feeling bogged down by all the operations? Are you feeling ready to start something new? Are your outside investors ready to collect their return? Are you just tired, and ready to leave the business?
There comes a point in time for every business owner, when you are ready for a change, or at the least you need to plan for change. Wherever you are at, it is never too soon to start thinking about and planning for an exit strategy. While there are many options to consider, the following are some of the more common exit strategies for you to consider.
You can either position your company to be bought by another company or you can buy another company to position yourself for longer-term strategies. It’s important to understand the complexities of mergers and acquisitions as they are done under tight deadlines. It is no secret that a majority of mergers and acquisitions (M&A) fail to deliver the promised synergies or expected value. For some companies, the problem lies in a flawed strategy for buying the target company. For others, the problems occur after the close as it becomes apparent that insufficient rigor was paid to merger integration. This is because few companies have the internal resources available—a pool of experts that can carry out a transaction from target identification to synergy realization—to consistently excel at all phases of the M&A life cycle.
Bringing in the right external expertise improves the quality of the strategic rationale for buying the company, and performing due diligence while also accelerating synergy realization and reducing risks of the integration. In summary, let AMPED Business Consulting increase the probability that your M&A transaction will be among the few success stories that create shareholder value.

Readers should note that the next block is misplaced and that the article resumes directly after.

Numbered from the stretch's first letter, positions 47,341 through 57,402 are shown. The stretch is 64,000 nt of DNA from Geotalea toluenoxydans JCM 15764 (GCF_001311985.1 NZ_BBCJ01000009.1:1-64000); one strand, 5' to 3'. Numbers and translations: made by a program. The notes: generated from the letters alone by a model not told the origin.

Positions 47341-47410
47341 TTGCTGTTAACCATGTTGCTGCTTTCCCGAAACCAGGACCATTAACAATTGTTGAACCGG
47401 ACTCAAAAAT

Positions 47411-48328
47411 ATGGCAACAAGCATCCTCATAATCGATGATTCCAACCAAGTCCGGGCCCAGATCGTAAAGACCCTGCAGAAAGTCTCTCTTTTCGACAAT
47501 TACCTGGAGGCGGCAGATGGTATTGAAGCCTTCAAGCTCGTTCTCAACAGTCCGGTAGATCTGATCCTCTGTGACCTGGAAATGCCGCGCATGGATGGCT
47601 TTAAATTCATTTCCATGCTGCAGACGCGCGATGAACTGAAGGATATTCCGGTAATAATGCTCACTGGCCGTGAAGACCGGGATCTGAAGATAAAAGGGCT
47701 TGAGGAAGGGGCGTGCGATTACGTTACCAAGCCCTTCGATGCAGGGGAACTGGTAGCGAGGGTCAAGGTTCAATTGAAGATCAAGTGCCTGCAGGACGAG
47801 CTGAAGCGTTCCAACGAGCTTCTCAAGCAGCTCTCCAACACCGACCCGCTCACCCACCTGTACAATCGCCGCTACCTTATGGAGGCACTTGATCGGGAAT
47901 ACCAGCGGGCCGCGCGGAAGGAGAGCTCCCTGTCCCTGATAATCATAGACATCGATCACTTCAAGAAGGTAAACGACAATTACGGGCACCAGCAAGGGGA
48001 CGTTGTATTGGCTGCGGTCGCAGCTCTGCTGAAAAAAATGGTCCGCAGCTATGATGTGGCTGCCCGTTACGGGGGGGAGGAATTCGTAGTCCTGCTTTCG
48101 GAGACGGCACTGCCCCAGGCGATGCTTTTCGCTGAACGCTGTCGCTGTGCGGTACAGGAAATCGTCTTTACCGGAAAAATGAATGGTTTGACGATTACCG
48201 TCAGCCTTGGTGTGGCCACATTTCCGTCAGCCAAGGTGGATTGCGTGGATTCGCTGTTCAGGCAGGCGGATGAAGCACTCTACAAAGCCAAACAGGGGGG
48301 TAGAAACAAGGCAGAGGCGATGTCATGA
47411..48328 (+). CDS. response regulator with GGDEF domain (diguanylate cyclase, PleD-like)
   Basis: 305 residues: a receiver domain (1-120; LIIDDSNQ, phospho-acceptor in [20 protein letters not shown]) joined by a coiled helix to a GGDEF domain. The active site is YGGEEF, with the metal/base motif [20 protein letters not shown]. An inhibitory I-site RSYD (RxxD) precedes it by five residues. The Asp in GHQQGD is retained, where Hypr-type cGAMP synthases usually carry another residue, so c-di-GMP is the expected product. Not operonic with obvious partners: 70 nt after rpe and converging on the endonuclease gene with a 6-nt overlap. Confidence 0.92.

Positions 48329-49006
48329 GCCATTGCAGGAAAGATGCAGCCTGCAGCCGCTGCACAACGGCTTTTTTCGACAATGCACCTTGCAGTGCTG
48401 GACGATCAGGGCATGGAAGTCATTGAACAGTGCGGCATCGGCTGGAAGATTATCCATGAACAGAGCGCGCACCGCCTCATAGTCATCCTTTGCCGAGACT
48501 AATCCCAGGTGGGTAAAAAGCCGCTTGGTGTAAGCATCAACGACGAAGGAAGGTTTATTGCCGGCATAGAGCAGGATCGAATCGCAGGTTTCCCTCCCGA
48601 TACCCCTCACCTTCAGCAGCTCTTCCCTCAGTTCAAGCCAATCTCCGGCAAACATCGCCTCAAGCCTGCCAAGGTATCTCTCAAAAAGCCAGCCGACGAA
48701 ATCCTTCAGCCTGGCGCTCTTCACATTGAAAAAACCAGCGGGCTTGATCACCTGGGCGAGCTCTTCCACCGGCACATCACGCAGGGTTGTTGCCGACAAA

Our broad expertise includes strategy development, due diligence, pre-merger planning, post-merger integration, spin-offs, and carve outs. We help our clients capture maximum value from their deals—in both immediate returns and longer-term competitive advantage.
While selling a company might appear straight forward, there is a lot of planning involved. First, you need to ensure that you have performed your due diligence, and put your company financials, data, and key elements together. The proper aggregation and presentation of your company will give you the best chance to get the most money, and to ensure a quick, clean, and efficient transfer of ownership. It is also worth keeping in mind that being able to source and identify private buyers can, in many circumstances, substantially increase the company’s valuation.
While this is not the typical exit strategy, there are times when your business is stable, relatively easy to run, and yet you don’t want to sell for whatever reason. In this case, it can make sense to bring on a CEO or operator to run the business from day-to-day to free you up to pursue other interests. Selecting the right individual and putting safeguards and processes in place are essential to be sure the business does not run into the ground, that your cash cow isn’t cannibalized, and so you can continue to earn income from the business for as long as possible.
IPOs have become very challenging since Sarbanes-Oxley has come into play. While it can lead to a large payday, you will be selling a portion of your company in the public markets. Under this model, you and your management team typically remain in place for a period of years, your investors and managers maybe able to sell some stock, and operations will generally continue as per usual. However, your company will be under additional regulations, and scrutiny from Wall Street and institutional investors. We suggest you carefully evaluate this course of action, as many teams simply do not want to deal with the headache of being a publicly traded company. It is one of the many reasons there are fewer and fewer IPOs each year.